The above picture showcases carrot blooms in my frontyard vegetable garden. These blooms are a delight and look just like 'Annabelle' hydrangea blooms from the house. As a bonus the blooms and foliage attract beneficial insects such as bees and butterflies. I'll soon update you all on the vegetable garden. It is doing awesomely this year.
The front foundation gardens are filling in as well. These gardens have been a major struggle because of course most of the backfill of soil is next to the house. Think rocky clay subsoil. It is not a pretty picture. Ragweed and other grassy weeds have overrun the foundation gardens since we've lived here. I think I am finally getting a handle on the issue now. I've weeded, laid down cardboard, and mulched with hardwood chipped mulch to get these gardens on track. The foundation gardens are quite large and face west. I've used both evergreen and deciduous shrubs as well as a small tree or two and some perennials. Both the front and back foundation gardens are home to bird feeders and a multitude of hummers empty the hummingbird feeders daily. I enjoy sitting on my front porch and watching all of the action. This particular garden also sported a baby timber rattlesnake; which I found dead. Apparently one of the cats or dogs killed it and I was grateful for that! I am now careful when entering heavily planted garden areas to look for snakes. All of the plants you see above were moved from my old home.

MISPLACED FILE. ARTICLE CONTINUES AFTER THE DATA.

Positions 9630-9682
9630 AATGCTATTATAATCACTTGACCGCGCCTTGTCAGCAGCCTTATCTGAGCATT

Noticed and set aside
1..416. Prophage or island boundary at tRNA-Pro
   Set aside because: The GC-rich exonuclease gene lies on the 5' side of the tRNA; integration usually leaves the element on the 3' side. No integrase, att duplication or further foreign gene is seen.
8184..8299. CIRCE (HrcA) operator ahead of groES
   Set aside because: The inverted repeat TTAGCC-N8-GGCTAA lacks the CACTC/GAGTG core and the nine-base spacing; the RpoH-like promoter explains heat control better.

The back foundation gardens are unique in that they face east and back up to the koi pond. The colorful shrub in front here is a Deutzia 'Chardonnay Pearls'. This is the very same shrub that was in my old garden and which was the Plant of the Month for May 2009! This deutzia is quite large and when I dug it up last summer I did not think it would survive but it has surprised me and come back quite well.